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US Expands Rights To Deport Migrants Without Court Ruling

US Expands Rights To Deport Migrants Without Court Ruling. The government of the United States is introducing a new fast-track deportation process without immigration court ruling. In accordance with the new rule, migrants who cannot prove they have been in the US continuously for more than two years will be deported immediately. However, expedited deportations could only be applied to those detained near the border who had been in the US for less than two weeks. With this rule, thousands of people could be affected. After it is published on Tuesday, the new rule is expected to be effective immediately.

US Expands Rights To Deport Migrants Without Court Ruling

In recent months, US immigration policy has come under increasing scrutiny – particularly the conditions at the country’s detention centres on the southern border with Mexico.

Acting to the Secretary of Homeland Security, Kevin McAleenan said the change was “a necessary response to the ongoing immigration crisis and would help to relieve the burden on courts and detention centres”.

According to the US border patrol, 688,375 apprehensions have been made on the south-west border since October 2018, more than double that of the previous fiscal year. US president Donald Trump have been predicted by several analyst that he will make hardline immigration control a key element of his reelection campaign in 2020.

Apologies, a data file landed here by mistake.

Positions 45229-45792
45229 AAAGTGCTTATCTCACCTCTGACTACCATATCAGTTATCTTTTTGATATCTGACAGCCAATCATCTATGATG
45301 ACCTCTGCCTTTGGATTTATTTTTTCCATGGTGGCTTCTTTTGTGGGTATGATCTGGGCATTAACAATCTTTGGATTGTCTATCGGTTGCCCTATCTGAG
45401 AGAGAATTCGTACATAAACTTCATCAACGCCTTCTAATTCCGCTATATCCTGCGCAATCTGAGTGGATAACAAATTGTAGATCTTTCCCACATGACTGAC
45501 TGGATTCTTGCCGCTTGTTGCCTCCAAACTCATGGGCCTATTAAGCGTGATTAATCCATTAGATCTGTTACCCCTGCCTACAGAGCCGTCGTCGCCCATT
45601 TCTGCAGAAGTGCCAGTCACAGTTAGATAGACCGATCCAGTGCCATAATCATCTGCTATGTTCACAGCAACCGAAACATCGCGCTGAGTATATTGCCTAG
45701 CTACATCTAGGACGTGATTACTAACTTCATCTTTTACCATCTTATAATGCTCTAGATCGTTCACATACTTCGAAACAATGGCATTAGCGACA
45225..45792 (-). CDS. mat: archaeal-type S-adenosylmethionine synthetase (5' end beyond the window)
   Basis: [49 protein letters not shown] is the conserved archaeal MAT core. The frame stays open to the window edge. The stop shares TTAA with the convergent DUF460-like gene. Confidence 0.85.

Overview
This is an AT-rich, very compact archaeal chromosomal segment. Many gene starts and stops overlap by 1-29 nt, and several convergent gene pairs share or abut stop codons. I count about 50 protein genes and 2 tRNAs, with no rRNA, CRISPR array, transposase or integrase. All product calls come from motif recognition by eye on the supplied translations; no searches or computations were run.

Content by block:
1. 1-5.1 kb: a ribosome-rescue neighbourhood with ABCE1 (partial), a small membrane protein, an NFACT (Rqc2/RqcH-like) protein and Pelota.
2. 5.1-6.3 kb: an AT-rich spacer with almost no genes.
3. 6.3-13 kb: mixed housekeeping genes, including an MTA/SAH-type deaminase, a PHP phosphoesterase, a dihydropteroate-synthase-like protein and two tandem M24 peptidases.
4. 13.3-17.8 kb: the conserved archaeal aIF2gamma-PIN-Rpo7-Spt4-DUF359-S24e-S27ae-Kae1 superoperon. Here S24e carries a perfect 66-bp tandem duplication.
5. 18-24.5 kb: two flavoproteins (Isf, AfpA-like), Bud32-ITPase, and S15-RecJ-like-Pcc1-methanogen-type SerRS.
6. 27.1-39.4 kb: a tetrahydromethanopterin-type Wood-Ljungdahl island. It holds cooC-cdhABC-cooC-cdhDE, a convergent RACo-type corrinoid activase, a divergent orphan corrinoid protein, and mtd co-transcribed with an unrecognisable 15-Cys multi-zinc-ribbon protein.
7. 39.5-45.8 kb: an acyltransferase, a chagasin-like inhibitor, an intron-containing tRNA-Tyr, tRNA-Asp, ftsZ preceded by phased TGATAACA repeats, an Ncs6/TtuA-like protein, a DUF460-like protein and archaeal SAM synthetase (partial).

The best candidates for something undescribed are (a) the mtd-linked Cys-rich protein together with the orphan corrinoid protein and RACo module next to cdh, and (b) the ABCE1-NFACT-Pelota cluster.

What’s changing?

In the past years, only people detained within 100 miles (160km) of the border who had been in the US for less than two weeks could be deported immediately. Migrants found elsewhere or have been in the country for more than two weeks, would need to be processed through the courts and would be entitled to a lawyer. But this is contrary to the new rule which state that,  people can be deported regardless of where in the country they are when they were detained, and without allowing them access to a lawyer. DHS said the new rules would allow it to pursue large numbers of illegal migrants more efficiently.

Who is affected?

According to the Pew Research Center, there are about 10.5 million of undocumented immigrants in the US. The average undocumented adult immigrant have lived in the country for 15 years. There could be an exemptions for those with serious medical conditions or “substantial connections” to US. Also, migrants eligible for asylum will still be entitled to speak to an asylum officer, who will access their claims.

A lawyer from the Migration Policy, Muzaffar Chishti told CBS New that: “Many migrants will struggle to be able to prove how long they have lived in the country when they are put on the spot. When you’re apprehended on the street or at a factory, it’s obviously not easy to establish with evidence that you’ve been here for more than two years because you’re not carrying all your documents with you.”

Who is objecting?

The ACLU said that it was planning to launch a legal challenge within hours of the new rule being announced on Monday. The rights group tweeted;

“We are suing to quickly stop Trump’s efforts to massively expand the expedited removal of immigrants. Immigrants who have lived in the US for years will have less due process rights than people get in traffic court. The plan is unlawful. Period.”

Vanita Gupta, president of the Leadership Conference on Civil and Human Rights, in an interview told reporters: “The Trump administration is moving forward into converting ICE [Immigration and Customs Enforcement] into a ‘show me your papers’ militia.”